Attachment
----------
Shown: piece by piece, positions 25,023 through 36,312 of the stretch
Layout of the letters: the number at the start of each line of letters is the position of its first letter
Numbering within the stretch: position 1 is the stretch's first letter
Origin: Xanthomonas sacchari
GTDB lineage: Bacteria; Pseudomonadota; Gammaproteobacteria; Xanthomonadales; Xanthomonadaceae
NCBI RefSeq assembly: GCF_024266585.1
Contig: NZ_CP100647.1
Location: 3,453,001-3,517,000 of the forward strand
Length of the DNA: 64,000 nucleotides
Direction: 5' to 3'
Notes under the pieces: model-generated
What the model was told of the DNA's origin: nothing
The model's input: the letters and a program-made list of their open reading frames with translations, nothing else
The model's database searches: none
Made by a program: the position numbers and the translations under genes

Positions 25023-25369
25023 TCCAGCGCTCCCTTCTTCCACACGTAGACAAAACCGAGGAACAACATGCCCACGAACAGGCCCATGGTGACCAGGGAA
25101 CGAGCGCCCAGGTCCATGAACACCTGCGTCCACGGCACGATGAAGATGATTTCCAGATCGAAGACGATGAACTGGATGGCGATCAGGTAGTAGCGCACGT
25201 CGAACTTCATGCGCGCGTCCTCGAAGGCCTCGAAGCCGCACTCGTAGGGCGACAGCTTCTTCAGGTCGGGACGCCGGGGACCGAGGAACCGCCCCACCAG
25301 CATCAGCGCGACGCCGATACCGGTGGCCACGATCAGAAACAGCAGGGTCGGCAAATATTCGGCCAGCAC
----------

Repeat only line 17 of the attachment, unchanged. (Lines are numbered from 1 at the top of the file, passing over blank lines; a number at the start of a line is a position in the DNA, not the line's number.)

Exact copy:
25023 TCCAGCGCTCCCTTCTTCCACACGTAGACAAAACCGAGGAACAACATGCCCACGAACAGGCCCATGGTGACCAGGGAA